Briar KingSo far, The Briar King is a good, gripping read for a fan of fantasy, like myself, but also irritating in some important ways, both as a fan of fantasy and a general lover of fiction.

It’s pretty much required these days that no one right a standalone scifi/fantasy novel anymore. It’s simply not done. So I’m okay with it being the first of a series. And while it ends, clearly leading into another, it’s not an annoying cliffhanger. And Keyes avoids other pitfalls of the fantasy series by not letting the number of main characters get out of control. There are basically five main characters, but he keeps them paired up much of the time, so we don’t have a massive sprawl problem.

The world is generally well done. The ‘history’ is good, though I rarely get a strong feel for the cultures, except in the story’s heartland, which is kind of your generic fantasy land with technology similar to 14th century Europe, so knights on horseback in articulated plate armor with big swords. Some of the other areas are less well described.

There is a bit of a villain problem, because the world spanning threat, the titular Briar King… doesn’t seem so bad. Kind of nature guy. Does not inspire fear in me. Some of the human villains do – they’re pretty nasty. But it’s hard for me to feel that concerned about a apocalpytic baddie who comes across more like a less damp version of the Swamp Thing, just doing his thing and keeping his swamp (or, in this case, forest) safe. But that wasn’t what bothered me most. No, it was the names.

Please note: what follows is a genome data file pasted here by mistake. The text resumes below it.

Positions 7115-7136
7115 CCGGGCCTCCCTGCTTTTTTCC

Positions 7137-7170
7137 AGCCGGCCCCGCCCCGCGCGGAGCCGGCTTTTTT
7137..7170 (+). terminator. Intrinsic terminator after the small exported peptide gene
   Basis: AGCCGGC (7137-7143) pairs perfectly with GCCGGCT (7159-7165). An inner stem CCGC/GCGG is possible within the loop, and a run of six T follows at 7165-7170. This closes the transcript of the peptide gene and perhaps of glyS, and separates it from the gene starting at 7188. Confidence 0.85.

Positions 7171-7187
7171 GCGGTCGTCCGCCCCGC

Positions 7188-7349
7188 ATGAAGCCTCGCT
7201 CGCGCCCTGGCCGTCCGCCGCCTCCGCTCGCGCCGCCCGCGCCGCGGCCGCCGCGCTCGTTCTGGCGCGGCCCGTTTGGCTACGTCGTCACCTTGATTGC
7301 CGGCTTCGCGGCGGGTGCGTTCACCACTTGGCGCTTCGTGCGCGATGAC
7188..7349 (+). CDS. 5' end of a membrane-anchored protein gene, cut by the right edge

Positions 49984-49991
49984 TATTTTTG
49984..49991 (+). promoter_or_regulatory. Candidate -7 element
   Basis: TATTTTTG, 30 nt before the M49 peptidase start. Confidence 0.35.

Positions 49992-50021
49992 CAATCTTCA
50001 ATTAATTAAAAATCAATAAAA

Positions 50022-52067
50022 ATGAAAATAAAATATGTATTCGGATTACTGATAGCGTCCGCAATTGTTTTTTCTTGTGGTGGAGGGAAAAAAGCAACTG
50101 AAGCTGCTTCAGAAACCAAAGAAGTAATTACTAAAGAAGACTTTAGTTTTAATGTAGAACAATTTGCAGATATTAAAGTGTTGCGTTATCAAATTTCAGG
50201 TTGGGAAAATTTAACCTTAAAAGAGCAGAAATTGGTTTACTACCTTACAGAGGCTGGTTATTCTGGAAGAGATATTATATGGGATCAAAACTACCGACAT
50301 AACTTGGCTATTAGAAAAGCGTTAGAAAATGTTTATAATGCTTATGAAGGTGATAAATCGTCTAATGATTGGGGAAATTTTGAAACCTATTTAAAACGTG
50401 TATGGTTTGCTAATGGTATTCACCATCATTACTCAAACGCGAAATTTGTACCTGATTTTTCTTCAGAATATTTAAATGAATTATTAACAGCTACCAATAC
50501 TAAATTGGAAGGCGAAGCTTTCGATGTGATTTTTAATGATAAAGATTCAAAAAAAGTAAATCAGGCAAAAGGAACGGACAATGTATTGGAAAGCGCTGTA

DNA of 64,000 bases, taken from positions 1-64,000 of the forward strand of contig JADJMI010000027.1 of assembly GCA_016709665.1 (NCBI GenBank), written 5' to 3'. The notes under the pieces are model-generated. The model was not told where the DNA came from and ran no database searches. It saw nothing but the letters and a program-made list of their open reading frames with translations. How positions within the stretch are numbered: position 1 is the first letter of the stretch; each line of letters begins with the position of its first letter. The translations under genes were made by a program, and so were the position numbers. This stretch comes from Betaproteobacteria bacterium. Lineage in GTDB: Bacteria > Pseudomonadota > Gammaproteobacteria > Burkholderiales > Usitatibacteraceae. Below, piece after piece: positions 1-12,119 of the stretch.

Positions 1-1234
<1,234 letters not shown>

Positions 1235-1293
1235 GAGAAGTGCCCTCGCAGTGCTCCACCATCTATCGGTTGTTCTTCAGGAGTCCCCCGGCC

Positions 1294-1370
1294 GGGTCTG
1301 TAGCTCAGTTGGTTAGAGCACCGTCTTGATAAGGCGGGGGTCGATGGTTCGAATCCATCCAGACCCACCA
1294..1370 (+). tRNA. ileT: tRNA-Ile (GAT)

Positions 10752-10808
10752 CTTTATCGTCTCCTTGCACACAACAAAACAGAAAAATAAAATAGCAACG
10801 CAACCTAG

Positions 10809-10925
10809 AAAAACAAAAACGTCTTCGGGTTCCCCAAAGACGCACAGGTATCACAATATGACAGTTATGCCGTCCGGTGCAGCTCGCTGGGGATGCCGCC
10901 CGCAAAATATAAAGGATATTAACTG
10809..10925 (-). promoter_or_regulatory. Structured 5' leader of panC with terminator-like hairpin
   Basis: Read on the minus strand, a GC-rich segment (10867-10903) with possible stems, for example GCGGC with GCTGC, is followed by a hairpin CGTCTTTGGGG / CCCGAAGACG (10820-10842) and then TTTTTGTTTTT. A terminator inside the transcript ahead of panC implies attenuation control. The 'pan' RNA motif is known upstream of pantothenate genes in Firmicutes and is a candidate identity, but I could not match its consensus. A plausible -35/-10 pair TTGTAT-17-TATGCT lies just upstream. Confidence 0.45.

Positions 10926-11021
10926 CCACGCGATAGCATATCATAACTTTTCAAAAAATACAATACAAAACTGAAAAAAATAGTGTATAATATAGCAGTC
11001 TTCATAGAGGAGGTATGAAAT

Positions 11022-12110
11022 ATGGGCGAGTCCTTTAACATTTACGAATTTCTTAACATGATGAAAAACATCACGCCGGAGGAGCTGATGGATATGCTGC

The names are lazy. Some are basic English names, like Anne and Neil. There’s an occasional attempt to get something more archaic or fantasy sounding into it, but generally, they’re cribbed straight from the British Isles and (disconcertingly) Italy. At least take some time to look up some old Celtic or Saxon names that sound a little different, a little alien and not immediately recognizable. What he did just creates a jarring clash. And… ugh Virgenya. A place in his world where people are and speak Virgenyan. I live next too Virginia and used to be a Virginian, so this just takes me out of it ever time he does it, which is pretty frequent. Oh, and there’s an ancient, founding heroine named ‘Genya Dare.’ Since ‘Virgenya’ is clearly in honor of ‘Genya,’ let’s put those together, shall we: Virgenya Dare. That’s right, the first child born in the English colonies in America. Ugh.

The good bits generally outweigh the bad, though. I’m glad I read it. But… Virginia Dare. Ugh.

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